One description I especially loved promised a “farm-to-table experience” from the backyard that came complete with a fruit tree and herb garden – useful to know since the garden wasn’t in bloom when I toured the property in January.
I’m overanalyzing everything (but I think my agent appreciates it!)“Should I text him first?” “Will he think meeting at a brewery is too informal?” “Did I talk too much about astrology?”
I consider myself and my friends a group of fairly confident, accomplished people. But there’s nothing like an internet date to get us to question everything (and I have the group text chains to prove it).
Now that I’m on the house hunt, the overthinking has returned. After all, it’s a huge investment that I’ve worked for and planned on for years. Before, I’ve been able to simply move when my lease was up if I decided I didn’t like my apartment. It’s not that easy with a house.
Thankfully, my RE/MAX real estate agent not only appreciates my detailed questions about a home, she also has a wealth of knowledge that has offered reassurance at all points of my real estate journey.
Whether I’m asking how much it will cost to upgrade a shower, the impact on resale value of sharing a wall with a ramen restaurant, or if a firepit is allowed by the HOA, she has the inside scoop that helps me confidently evaluate if a home meets my needs.
Although I haven’t put an offer in on a home yet, my agent has taught me a lot about contract negotiations. I’ve learned that sometimes a seller needs more time to find their own new home, so offering a leaseback can be more competitive than an offer over the asking price. If I love a home but truly feel something needs to be repaired, I now know it can sometimes be negotiated as well (though it can be tricky in a seller’s market).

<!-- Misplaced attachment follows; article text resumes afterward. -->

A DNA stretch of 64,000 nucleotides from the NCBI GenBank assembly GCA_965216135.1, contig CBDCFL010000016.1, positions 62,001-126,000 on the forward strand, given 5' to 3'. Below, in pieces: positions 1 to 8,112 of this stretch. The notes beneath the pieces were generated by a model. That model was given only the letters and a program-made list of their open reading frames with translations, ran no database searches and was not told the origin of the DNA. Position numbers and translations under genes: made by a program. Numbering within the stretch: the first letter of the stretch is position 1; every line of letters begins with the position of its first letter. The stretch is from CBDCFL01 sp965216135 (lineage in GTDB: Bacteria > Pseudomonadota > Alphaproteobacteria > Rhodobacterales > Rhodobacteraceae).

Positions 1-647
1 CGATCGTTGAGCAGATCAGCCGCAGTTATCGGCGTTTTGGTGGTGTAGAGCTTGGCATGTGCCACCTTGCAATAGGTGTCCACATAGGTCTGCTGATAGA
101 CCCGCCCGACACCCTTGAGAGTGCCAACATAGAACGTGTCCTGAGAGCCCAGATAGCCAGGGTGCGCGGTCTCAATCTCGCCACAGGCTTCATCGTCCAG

I used to think dating was complex and confusing, but that was nothing compared to buying a home. I can’t imagine finding the right home or negotiating a contract without having a trusted guide by my side.
I’ll know when I’ve found the oneRecently I toured a home that seemed to have it all – a remodeled bathroom, a sizable yard and an adorable kitchen backsplash – all in a highly walkable neighborhood. But I just couldn’t get over the layout that had most of the living space in the basement.
In a market as heated as mine, it’s easy to feel pressure from the competition. After bumping into the people waiting for the next showing on the way out and watching other potential buyers circle the property to get a peek at the backyard, I was ready to put in a high bid just to feel like I had won something.
So, after hours of agonizing, I called my agent and asked if I was crazy for passing on an obviously desirable property. After all, with our current low inventory, there aren’t as many fish in the sea as I would like. Was I being too picky waiting for a feeling of butterflies?
She assured me it was okay to take my time finding my dream home. The last thing I want is to put in an offer and still wonder what else is out there (kind of like all of those internet dates that were fine, but still left me scrolling through Bumble on the Lyft ride home).
Time and again, my RE/MAX agent says she’s seen clients walk through the door and have an instant feeling of “this is it.”
I never settled for anything less when searching for a partner, and I don’t plan to with my hunt for the right home either.